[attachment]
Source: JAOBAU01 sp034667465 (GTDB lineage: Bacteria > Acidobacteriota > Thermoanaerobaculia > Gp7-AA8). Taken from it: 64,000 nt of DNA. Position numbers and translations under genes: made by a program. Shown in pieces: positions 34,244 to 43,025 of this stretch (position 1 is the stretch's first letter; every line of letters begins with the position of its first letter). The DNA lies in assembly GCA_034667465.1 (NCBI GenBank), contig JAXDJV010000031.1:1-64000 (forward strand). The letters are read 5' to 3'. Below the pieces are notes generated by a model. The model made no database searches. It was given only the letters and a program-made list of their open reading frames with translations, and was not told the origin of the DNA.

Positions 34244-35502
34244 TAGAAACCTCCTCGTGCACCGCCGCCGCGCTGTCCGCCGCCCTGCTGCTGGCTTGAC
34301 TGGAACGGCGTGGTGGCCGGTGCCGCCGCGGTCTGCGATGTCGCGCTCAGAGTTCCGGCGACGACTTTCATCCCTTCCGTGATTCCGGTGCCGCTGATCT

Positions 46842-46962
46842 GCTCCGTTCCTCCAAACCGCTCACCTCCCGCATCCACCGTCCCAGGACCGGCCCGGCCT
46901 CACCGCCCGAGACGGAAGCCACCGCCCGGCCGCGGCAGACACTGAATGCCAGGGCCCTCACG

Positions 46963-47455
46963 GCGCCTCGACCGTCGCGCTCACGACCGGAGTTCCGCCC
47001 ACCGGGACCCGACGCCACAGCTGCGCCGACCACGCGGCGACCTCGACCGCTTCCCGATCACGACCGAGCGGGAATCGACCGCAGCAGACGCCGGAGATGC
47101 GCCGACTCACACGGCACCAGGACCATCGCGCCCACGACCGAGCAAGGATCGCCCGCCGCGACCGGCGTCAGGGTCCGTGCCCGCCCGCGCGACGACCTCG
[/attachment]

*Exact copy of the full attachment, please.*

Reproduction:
Source: JAOBAU01 sp034667465 (GTDB lineage: Bacteria > Acidobacteriota > Thermoanaerobaculia > Gp7-AA8). Taken from it: 64,000 nt of DNA. Position numbers and translations under genes: made by a program. Shown in pieces: positions 34,244 to 43,025 of this stretch (position 1 is the stretch's first letter; every line of letters begins with the position of its first letter). The DNA lies in assembly GCA_034667465.1 (NCBI GenBank), contig JAXDJV010000031.1:1-64000 (forward strand). The letters are read 5' to 3'. Below the pieces are notes generated by a model. The model made no database searches. It was given only the letters and a program-made list of their open reading frames with translations, and was not told the origin of the DNA.

Positions 34244-35502
34244 TAGAAACCTCCTCGTGCACCGCCGCCGCGCTGTCCGCCGCCCTGCTGCTGGCTTGAC
34301 TGGAACGGCGTGGTGGCCGGTGCCGCCGCGGTCTGCGATGTCGCGCTCAGAGTTCCGGCGACGACTTTCATCCCTTCCGTGATTCCGGTGCCGCTGATCT

Positions 46842-46962
46842 GCTCCGTTCCTCCAAACCGCTCACCTCCCGCATCCACCGTCCCAGGACCGGCCCGGCCT
46901 CACCGCCCGAGACGGAAGCCACCGCCCGGCCGCGGCAGACACTGAATGCCAGGGCCCTCACG

Positions 46963-47455
46963 GCGCCTCGACCGTCGCGCTCACGACCGGAGTTCCGCCC
47001 ACCGGGACCCGACGCCACAGCTGCGCCGACCACGCGGCGACCTCGACCGCTTCCCGATCACGACCGAGCGGGAATCGACCGCAGCAGACGCCGGAGATGC
47101 GCCGACTCACACGGCACCAGGACCATCGCGCCCACGACCGAGCAAGGATCGCCCGCCGCGACCGGCGTCAGGGTCCGTGCCCGCCCGCGCGACGACCTCG